Anyway, crisis averted: Kutner and Leigh take a very different approach. Their book is exhaustively researched and scrupulous in its near-total avoidance of any critical position. I’m not actually sure all the research is right – they point out that “Ignition” and “Ignition (Remix)” are two separate songs and then quote the former’s lyrics – but most entries have a few handy factoids*. I’m impressed by the size of the book – the temptation to write a big old chunk on Bo Rhap and half a paragraph per Westlife hit must be high for this breed of rock journo.

Taken a pinch at a time this is informative (the producer credits are very useful, too) but approached in chunks even my eyes glazed. There is almost no attempt to describe any given song – the dread phrase “upbeat number” recurs – and the writers mix a “just the facts” approach with an jolly style that verges on the Alan Partridge. The need to fill three paragraphs per song means the book is occasionally quirkier than perhaps intended – the Baz Luhrmann entry opens with a history of sunblock.

A couple of times the critical mask slips, notably when discussing the failure of “Vienna” to get to number one, seemingly the pop crime of the century. A savage review of poor old Joe Dolce is followed by vindication and another twist of the knife as Midge hits the top at last. Flicking through the 00s section I caught the wistful authors discussing an unreleased Robbie Williams track which could have been “another Vienna”. Diligent reading may unearth more sightings of this bugbear: I will keep you informed.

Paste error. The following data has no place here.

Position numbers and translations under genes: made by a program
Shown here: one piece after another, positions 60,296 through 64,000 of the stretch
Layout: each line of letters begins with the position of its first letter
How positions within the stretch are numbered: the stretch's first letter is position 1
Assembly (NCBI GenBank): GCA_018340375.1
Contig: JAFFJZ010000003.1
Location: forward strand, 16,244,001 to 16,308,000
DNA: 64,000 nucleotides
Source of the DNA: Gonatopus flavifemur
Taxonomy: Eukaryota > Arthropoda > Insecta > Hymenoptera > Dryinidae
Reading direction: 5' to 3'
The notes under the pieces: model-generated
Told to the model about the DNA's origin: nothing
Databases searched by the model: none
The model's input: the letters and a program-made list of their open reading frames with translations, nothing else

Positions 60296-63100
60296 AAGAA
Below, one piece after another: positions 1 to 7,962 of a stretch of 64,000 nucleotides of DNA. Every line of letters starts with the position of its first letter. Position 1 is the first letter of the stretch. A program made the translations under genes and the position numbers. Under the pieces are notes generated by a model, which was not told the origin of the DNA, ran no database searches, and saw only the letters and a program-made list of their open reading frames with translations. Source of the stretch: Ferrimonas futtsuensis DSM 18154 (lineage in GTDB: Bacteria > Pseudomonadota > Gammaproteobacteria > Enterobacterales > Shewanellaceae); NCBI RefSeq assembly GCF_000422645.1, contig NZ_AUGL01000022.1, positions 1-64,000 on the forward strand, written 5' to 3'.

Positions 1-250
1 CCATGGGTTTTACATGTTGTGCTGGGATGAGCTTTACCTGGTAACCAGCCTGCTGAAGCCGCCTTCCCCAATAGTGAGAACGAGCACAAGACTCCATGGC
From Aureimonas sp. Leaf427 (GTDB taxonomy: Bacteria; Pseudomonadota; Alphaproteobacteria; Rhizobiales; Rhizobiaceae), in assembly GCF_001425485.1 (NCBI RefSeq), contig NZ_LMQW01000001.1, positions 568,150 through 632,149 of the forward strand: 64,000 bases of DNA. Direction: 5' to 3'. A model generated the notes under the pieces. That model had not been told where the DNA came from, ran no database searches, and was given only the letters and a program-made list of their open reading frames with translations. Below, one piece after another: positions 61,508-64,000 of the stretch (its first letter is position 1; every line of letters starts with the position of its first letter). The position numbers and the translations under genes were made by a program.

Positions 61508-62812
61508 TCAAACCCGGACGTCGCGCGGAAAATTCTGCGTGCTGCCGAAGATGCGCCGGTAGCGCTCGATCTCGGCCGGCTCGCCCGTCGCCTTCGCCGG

(*The single best fact I have found so far is the Labour Party’s decision, with “The Land Of Make Believe” at #1, to issue badges saying “The Tories’ record is worse than Bucks Fizz”.)


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2. T-RAPERZY – “Erodisco”

No, no, don’t tell me, you’re put off by the picture. I quite understand, really. I didn’t know these two gentlemen looked like that either until a few minutes ago. In fact I didn’t know they were two gentlemen. The perils of downloading from P2P almost at random, you know? But from pathetic novelty disco acorns mightly pop oaks may grow, and this record – like the Pipkins, see how carefully I plan these things – has the gruff voice/high voice thing down pat like a vodka-soaked Polish Aqua with a fiddle section to boot. Join in with them – “HA! HA! HA! HA!”

When friends come through

Blog 7Post a comment • 357 views